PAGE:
Reframing the Climate Change Narrative

March 3, 2010 by  
Filed under Events, Insights

Venue: Seminar Room 3-1, Level 3, Manasseh Meyer, Lee Kuan Yew School of Public Policy, 469C Bukit Timah Road, Singapore 259772

Speaker: Prof Arvind Subramanian, Senior Fellow, Peterson Institute for International Economics Senior Fellow, Center for Global Development Senior Research Professor, Johns Hopkins University

and

Um Woochong, Deputy Director General, Regional and Sustainable Development Department Asian Development Bank

Synopsis: Thus far, international negotiations under the auspices of the United Nations Framework Convention on Climate Change (UNFCCC) have focused on emission reductions, the “targets and timetables” for doing so, monitoring and compliance regimes, and incentives in the form of finance and carbon markets. The failure of the recent UNFCCC meeting in Copenhagen in December 2009 has highlighted the limitations of this approach.

In this lecture, Prof Subramanian will argue that the current approach of emphasising emission reductions creates a “zero sum” burden sharing arrangement in which countries do not benefit from being first movers, and which results in countries blaming one another for the climate change problem. The current narrative thus poisons the atmosphere for negotiations and makes it unlikely that a global deal would be reached. Prof Subramanian will propose a reframing of the climate change narrative — away from a singular emphasis on emission reductions towards clean technology development and diffusion, and equitable access to energy-based services for economic growth. He will also discuss how such an approach might gain traction in the aftermath of Copenhagen.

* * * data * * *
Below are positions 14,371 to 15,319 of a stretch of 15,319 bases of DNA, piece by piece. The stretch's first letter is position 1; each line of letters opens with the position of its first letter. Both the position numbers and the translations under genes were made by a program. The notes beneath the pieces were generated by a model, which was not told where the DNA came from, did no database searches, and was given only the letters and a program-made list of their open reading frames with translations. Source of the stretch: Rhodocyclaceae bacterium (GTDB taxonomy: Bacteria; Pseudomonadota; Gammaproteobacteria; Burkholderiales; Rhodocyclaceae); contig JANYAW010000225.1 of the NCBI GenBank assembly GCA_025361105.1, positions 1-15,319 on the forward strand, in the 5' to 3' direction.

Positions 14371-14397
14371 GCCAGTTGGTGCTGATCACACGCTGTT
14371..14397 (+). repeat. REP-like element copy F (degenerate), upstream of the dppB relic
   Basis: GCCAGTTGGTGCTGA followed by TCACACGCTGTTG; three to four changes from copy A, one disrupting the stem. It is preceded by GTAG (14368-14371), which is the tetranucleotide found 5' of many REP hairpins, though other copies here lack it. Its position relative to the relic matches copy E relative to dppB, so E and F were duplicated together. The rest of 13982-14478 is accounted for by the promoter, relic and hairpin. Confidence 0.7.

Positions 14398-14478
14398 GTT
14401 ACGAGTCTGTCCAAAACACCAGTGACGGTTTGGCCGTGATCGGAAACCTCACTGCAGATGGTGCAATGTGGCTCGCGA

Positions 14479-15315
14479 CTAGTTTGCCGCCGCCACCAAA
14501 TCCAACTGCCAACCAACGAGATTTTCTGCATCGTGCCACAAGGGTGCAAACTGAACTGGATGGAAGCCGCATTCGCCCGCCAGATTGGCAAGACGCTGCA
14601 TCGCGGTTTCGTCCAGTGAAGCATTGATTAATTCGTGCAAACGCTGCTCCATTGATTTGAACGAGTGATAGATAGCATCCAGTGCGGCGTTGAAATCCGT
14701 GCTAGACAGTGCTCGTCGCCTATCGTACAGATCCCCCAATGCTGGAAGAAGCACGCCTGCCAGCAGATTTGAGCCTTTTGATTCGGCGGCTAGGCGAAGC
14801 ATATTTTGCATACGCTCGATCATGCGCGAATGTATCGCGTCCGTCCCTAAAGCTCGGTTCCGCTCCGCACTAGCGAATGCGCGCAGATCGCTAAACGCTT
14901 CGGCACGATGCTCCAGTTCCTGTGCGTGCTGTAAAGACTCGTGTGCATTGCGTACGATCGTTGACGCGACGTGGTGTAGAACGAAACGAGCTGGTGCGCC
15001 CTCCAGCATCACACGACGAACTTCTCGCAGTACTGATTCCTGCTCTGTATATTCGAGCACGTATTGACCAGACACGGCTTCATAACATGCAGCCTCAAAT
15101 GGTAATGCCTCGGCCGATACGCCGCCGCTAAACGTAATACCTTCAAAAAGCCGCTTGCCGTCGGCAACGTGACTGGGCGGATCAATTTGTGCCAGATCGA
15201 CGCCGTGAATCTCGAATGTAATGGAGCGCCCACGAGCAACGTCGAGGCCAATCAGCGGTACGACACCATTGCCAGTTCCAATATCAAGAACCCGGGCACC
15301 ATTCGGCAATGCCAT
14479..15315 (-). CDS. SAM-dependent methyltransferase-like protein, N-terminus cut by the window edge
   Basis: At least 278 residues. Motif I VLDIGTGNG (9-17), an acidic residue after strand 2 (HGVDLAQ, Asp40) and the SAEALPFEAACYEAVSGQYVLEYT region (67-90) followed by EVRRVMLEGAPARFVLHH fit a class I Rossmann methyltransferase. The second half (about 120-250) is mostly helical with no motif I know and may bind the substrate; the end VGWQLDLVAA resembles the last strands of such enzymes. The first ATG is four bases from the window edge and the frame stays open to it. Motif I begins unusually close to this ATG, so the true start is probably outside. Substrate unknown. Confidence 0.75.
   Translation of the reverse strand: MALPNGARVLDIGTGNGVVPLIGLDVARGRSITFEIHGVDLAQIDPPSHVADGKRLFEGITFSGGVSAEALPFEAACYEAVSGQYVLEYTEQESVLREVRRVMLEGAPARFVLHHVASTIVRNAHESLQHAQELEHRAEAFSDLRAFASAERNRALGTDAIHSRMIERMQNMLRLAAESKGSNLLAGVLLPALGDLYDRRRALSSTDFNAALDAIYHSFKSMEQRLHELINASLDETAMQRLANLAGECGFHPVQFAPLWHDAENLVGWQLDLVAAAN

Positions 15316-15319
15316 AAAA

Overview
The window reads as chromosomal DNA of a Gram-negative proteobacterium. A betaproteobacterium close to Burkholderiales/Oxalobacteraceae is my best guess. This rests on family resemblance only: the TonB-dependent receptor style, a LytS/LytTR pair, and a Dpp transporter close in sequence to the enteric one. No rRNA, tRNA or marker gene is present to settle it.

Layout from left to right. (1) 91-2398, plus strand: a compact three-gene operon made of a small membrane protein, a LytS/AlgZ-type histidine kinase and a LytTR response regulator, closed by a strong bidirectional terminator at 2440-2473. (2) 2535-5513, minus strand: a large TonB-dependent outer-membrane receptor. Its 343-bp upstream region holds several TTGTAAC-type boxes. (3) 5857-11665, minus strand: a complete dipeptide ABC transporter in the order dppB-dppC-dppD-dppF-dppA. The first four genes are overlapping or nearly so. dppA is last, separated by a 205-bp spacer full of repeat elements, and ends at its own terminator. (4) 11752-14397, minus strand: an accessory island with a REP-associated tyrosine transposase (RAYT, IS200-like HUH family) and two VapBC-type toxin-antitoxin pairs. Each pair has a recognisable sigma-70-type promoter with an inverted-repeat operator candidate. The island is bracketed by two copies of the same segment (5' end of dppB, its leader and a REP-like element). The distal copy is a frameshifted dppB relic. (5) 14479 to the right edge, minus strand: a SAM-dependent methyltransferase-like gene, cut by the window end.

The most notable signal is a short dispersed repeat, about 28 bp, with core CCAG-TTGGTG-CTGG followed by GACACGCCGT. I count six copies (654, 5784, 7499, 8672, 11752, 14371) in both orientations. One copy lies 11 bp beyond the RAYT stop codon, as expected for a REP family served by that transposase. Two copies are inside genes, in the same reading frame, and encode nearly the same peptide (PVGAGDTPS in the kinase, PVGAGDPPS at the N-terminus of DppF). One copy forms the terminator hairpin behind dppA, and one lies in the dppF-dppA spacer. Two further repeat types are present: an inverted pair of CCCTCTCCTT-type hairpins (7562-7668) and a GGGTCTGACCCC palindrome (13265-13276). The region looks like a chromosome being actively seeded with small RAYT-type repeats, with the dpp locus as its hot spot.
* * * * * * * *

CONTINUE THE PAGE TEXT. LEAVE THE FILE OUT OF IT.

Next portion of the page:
Notably, the Asian Development Bank is playing an important role in the very areas that Prof Subramanian sees as important in achieving traction on the climate change agenda. Given this, Mr Um Woochong, Deputy Director General of the Regional and Sustainable Development Department at the Asian Development Bank, will discuss how Asia is likely to be affected by climate change and the steps that the Asian Development Bank is taking to address the issue.

For details and registration, visit the LKYSPP website.

Source: LKYSPP

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